The proposed $1.1 billion 49ers stadium in Santa Clara is bizarrely designed, undersized and grossly lacks parking. It is far from real transit, and weeknight games would be banned. Season ticket holders can help stop this foolish venture by refusing to purchase expensive seat licenses and communicating their displeasure to 49ers ownership and the National Football League.
A hefty majority of 49ers season ticket holders reside north of Santa Clara County’s northern border and are a full hour farther away by car from Santa Clara than from San Francisco. San Francisco has presented a plan to provide the needed funding to build a privately financed, all-weather facility at the fully entitled stadium site at Hunters Point.
This facility, because of its middle Bay location in San Francisco, would add over $150 million more in value to an NFL team than would a new stadium south of the population mass and with no view or cachet. San Francisco’s stadium plan is moving forward regardless of what transpires in Santa Clara.
Fortunately, San Francisco interests continue working to move forward on the Hunters Point stadium plan regardless of what transpires in Santa Clara.
Michael Antonini, San Francisco
Prop. G is Muni’s problem
Your Sunday editorial was right about the problematic work orders billed to Muni by other city departments. Muni was not created to fund the rest of The City. Those work orders are just a backdoor way to do that.
You were also right about the $90 million cost overruns. Muni lies about how much a project will cost, fearing that it wouldn’t get approved if they gave the true price.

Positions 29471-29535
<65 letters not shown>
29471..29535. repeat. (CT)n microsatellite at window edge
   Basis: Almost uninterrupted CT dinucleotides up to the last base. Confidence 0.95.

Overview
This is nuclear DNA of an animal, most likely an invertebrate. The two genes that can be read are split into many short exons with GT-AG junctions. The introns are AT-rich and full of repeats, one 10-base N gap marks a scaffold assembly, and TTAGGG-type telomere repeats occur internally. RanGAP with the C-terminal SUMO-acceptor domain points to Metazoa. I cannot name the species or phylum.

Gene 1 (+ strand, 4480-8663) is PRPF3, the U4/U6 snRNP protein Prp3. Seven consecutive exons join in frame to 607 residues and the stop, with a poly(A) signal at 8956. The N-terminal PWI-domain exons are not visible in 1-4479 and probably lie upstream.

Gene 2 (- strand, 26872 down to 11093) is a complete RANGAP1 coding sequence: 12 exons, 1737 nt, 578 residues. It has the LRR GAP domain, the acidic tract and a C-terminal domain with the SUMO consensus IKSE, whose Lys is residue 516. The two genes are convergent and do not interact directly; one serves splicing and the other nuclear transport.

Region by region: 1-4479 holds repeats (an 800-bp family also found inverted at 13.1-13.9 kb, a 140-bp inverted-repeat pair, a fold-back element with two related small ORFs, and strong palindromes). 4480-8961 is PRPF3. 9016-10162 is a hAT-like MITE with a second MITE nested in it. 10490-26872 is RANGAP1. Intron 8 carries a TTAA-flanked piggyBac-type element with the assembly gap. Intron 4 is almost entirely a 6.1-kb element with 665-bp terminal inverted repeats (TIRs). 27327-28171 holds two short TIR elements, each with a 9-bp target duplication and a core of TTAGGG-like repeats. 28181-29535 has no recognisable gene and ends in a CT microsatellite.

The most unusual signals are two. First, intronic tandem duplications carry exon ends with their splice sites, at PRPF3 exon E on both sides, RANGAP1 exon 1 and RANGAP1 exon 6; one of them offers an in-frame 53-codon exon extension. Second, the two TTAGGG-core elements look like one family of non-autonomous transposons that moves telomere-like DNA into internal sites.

However, you don’t seem to recognize that the reason for high overtime costs is not enough operators. The alternative to overtime is missed runs.
And you are mistaken about our work rules. Proposition G gutted them, so work rules can’t possibly be the problem. Prop. G was supposed to save money, but where are the savings? Supervisor Sean Elsbernd lied to you and the public. Prop. G was simply about hurting us TWU 250A members.
Michael J. Benardo, San Francisco
Don’t coddle the left
What has impressed me so much about the San Francisco Examiner over the past seven years that I have been a daily reader and routine letter submitter is its openness to voice the views and opinions of both sides on most all issues. Unlike The City’s other daily, this newspaper has proven to be a true public forum in its editorials and balanced approach to printing reader opinions and thoughts.
I shoot from the right, but I enjoy the way my concerns are allowed to be challenged so quickly by letter-writers on the left. If the new management of this great publication should now choose to coddle and cater to only the Bay Area’s liberal left crowd, it would be not only a journalistic travesty, but a disservice of monumental proportion to the people of San Francisco as well.
Barry Bradley, San Francisco
Reserving judgment on Ex
Regarding all the cheering on this page, apparently there are high hopes for the new San Francisco Examiner. However that sorts out, San Francisco’s right-wing wicked witch is dead. Shame be gone and ideology be denied — “thoughtful opinion” shall have the day.
Of course, hereabouts there are plenty who think that “businesses tend to hoard assets” while “governments and banks seem to be hell-bent on destroying workers’ buying power.”
I will stay my opinion of the new San Francisco Examiner and await developments. No need to give prejudice quick sway.
Paul Burton, San Francisco